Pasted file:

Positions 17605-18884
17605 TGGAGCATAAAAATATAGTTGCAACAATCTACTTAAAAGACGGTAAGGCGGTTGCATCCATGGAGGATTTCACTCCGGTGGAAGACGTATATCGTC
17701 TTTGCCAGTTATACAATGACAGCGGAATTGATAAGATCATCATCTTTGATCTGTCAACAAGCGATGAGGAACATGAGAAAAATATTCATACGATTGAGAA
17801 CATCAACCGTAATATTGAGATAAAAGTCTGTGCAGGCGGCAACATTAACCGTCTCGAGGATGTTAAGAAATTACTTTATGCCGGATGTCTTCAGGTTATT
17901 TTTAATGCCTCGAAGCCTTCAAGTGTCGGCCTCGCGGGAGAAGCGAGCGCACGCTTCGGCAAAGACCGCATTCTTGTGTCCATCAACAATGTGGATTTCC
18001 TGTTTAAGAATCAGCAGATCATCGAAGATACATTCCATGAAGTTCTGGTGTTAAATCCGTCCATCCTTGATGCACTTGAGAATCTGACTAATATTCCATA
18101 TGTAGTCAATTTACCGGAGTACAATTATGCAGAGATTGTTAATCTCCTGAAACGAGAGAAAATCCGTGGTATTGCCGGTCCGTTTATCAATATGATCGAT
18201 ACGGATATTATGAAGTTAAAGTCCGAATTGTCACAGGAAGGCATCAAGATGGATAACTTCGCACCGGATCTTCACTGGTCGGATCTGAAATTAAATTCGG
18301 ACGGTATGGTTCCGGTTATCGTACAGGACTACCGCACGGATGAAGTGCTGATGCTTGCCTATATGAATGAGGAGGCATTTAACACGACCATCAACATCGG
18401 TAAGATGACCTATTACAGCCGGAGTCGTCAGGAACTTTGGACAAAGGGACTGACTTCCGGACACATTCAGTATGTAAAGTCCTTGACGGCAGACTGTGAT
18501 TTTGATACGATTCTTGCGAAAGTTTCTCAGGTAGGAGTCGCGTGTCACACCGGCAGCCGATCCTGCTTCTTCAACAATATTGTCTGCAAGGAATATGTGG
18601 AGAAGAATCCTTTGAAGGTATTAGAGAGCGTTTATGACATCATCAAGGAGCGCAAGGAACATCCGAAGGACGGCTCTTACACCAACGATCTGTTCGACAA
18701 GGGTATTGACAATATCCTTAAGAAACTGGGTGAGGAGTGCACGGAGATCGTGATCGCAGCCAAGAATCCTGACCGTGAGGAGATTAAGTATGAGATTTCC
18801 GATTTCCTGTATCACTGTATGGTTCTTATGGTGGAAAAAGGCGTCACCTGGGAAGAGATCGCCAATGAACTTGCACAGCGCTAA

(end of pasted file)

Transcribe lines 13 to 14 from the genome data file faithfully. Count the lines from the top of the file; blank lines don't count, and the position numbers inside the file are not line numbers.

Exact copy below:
18701 GGGTATTGACAATATCCTTAAGAAACTGGGTGAGGAGTGCACGGAGATCGTGATCGCAGCCAAGAATCCTGACCGTGAGGAGATTAAGTATGAGATTTCC
18801 GATTTCCTGTATCACTGTATGGTTCTTATGGTGGAAAAAGGCGTCACCTGGGAAGAGATCGCCAATGAACTTGCACAGCGCTAA